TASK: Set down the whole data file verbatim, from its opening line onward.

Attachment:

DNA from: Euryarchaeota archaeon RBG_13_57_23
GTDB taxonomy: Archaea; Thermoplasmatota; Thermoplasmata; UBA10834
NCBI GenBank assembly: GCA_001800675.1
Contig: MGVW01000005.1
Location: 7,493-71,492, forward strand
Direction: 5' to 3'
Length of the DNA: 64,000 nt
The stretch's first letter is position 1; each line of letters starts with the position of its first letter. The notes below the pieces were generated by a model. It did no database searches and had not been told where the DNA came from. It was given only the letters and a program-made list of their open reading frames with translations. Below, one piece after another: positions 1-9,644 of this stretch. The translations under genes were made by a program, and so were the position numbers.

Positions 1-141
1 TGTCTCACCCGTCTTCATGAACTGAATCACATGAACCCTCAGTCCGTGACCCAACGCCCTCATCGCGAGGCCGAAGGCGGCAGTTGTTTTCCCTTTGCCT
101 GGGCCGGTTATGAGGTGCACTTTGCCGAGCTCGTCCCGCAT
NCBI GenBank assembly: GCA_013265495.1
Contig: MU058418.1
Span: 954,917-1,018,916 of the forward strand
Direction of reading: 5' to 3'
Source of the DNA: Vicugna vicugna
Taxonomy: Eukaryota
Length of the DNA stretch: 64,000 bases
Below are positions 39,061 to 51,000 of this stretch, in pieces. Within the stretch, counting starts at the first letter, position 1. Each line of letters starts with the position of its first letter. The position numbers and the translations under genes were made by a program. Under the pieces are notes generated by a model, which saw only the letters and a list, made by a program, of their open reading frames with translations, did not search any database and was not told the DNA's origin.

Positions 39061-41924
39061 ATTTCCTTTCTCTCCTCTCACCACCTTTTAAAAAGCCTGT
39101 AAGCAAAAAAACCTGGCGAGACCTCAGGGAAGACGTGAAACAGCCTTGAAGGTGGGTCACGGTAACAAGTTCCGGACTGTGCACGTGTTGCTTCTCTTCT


DNA from: Euryarchaeota archaeon RBG_13_57_23
GTDB taxonomy: Archaea; Thermoplasmatota; Thermoplasmata; UBA10834
NCBI GenBank assembly: GCA_001800675.1
Contig: MGVW01000005.1
Location: 7,493-71,492, forward strand
Direction: 5' to 3'
Length of the DNA: 64,000 nt
The stretch's first letter is position 1; each line of letters starts with the position of its first letter. The notes below the pieces were generated by a model. It did no database searches and had not been told where the DNA came from. It was given only the letters and a program-made list of their open reading frames with translations. Below, one piece after another: positions 1-9,644 of this stretch. The translations under genes were made by a program, and so were the position numbers.

Positions 1-141
1 TGTCTCACCCGTCTTCATGAACTGAATCACATGAACCCTCAGTCCGTGACCCAACGCCCTCATCGCGAGGCCGAAGGCGGCAGTTGTTTTCCCTTTGCCT
101 GGGCCGGTTATGAGGTGCACTTTGCCGAGCTCGTCCCGCAT
NCBI GenBank assembly: GCA_013265495.1
Contig: MU058418.1
Span: 954,917-1,018,916 of the forward strand
Direction of reading: 5' to 3'
Source of the DNA: Vicugna vicugna
Taxonomy: Eukaryota
Length of the DNA stretch: 64,000 bases
Below are positions 39,061 to 51,000 of this stretch, in pieces. Within the stretch, counting starts at the first letter, position 1. Each line of letters starts with the position of its first letter. The position numbers and the translations under genes were made by a program. Under the pieces are notes generated by a model, which saw only the letters and a list, made by a program, of their open reading frames with translations, did not search any database and was not told the DNA's origin.

Positions 39061-41924
39061 ATTTCCTTTCTCTCCTCTCACCACCTTTTAAAAAGCCTGT
39101 AAGCAAAAAAACCTGGCGAGACCTCAGGGAAGACGTGAAACAGCCTTGAAGGTGGGTCACGGTAACAAGTTCCGGACTGTGCACGTGTTGCTTCTCTTCT